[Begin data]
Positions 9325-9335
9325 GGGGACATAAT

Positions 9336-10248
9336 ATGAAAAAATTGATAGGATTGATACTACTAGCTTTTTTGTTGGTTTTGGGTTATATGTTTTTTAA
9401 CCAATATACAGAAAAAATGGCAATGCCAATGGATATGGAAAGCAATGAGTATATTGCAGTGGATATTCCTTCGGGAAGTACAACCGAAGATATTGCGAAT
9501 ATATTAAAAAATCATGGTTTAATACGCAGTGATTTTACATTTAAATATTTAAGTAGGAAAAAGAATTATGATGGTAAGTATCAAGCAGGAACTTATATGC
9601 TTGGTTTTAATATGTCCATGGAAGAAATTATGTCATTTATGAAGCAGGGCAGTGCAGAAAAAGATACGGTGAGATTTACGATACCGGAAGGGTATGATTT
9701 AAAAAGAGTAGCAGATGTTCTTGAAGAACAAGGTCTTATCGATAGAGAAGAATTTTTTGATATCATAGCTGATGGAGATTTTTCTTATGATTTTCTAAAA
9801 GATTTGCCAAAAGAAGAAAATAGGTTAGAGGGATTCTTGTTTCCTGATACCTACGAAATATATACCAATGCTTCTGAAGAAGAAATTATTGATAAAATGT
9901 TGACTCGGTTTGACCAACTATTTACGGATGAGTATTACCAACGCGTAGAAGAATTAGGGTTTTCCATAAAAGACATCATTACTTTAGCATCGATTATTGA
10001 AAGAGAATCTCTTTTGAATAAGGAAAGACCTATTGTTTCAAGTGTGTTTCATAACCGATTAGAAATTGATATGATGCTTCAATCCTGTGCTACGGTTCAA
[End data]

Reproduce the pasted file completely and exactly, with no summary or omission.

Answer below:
Positions 9325-9335
9325 GGGGACATAAT

Positions 9336-10248
9336 ATGAAAAAATTGATAGGATTGATACTACTAGCTTTTTTGTTGGTTTTGGGTTATATGTTTTTTAA
9401 CCAATATACAGAAAAAATGGCAATGCCAATGGATATGGAAAGCAATGAGTATATTGCAGTGGATATTCCTTCGGGAAGTACAACCGAAGATATTGCGAAT
9501 ATATTAAAAAATCATGGTTTAATACGCAGTGATTTTACATTTAAATATTTAAGTAGGAAAAAGAATTATGATGGTAAGTATCAAGCAGGAACTTATATGC
9601 TTGGTTTTAATATGTCCATGGAAGAAATTATGTCATTTATGAAGCAGGGCAGTGCAGAAAAAGATACGGTGAGATTTACGATACCGGAAGGGTATGATTT
9701 AAAAAGAGTAGCAGATGTTCTTGAAGAACAAGGTCTTATCGATAGAGAAGAATTTTTTGATATCATAGCTGATGGAGATTTTTCTTATGATTTTCTAAAA
9801 GATTTGCCAAAAGAAGAAAATAGGTTAGAGGGATTCTTGTTTCCTGATACCTACGAAATATATACCAATGCTTCTGAAGAAGAAATTATTGATAAAATGT
9901 TGACTCGGTTTGACCAACTATTTACGGATGAGTATTACCAACGCGTAGAAGAATTAGGGTTTTCCATAAAAGACATCATTACTTTAGCATCGATTATTGA
10001 AAGAGAATCTCTTTTGAATAAGGAAAGACCTATTGTTTCAAGTGTGTTTCATAACCGATTAGAAATTGATATGATGCTTCAATCCTGTGCTACGGTTCAA